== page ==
- from Ancient Japan
By the early 1100s, Japan was in trouble. Powerful landlords would not pay taxes or give the emperor soldiers for his army.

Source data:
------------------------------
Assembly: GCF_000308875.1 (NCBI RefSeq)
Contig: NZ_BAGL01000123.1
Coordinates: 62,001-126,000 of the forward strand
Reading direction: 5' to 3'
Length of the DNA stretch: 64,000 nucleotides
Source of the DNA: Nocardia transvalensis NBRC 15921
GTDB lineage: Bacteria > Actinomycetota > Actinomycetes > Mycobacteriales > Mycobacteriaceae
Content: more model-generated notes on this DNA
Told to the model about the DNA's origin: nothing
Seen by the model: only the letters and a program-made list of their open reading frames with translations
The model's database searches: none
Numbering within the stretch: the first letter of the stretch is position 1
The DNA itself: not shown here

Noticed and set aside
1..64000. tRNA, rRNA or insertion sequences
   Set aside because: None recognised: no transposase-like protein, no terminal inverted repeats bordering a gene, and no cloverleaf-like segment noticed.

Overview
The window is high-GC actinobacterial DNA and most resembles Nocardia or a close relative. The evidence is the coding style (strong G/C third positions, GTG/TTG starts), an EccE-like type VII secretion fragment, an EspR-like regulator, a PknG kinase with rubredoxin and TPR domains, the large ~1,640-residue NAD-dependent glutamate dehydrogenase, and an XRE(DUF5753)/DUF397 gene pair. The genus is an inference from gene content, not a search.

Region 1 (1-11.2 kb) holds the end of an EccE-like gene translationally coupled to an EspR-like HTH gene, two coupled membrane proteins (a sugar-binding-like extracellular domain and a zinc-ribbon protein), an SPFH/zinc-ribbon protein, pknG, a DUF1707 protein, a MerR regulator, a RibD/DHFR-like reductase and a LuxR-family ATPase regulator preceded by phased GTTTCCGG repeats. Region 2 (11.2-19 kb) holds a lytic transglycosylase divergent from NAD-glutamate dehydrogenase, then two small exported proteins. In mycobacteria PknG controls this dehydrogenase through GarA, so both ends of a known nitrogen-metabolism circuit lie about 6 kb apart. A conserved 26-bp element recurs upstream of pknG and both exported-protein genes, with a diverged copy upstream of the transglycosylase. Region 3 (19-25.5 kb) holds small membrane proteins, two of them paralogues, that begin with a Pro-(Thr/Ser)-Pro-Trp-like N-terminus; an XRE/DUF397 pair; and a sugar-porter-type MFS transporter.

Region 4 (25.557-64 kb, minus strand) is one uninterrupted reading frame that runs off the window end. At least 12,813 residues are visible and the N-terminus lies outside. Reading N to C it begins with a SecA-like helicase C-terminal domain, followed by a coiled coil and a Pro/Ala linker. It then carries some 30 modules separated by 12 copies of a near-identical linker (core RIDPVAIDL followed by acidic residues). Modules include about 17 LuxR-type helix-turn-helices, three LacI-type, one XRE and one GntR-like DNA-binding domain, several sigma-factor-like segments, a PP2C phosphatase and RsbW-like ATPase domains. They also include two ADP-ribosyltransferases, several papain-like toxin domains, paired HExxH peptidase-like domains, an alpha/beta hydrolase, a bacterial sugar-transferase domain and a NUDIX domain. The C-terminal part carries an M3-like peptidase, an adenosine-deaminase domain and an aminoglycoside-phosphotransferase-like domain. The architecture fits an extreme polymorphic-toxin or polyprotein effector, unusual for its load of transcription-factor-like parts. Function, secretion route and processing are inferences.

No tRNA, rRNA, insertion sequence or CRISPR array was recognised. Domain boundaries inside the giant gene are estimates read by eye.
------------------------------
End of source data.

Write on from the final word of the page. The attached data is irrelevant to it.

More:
The government was weak, and officials were losing control. Robbers wandered the roads. Rich landowners were building their own armies. Many of the soldiers were peasant farmers, loyal to landowners and not the far-away emperor. The private armies of the most powerful clans fought each other. The soldiers promised total loyalty to their clan leaders. These warriors called themselves samurai. That means “those who serve.” Soon, samurai armies were the most powerful fighting forces in Japan.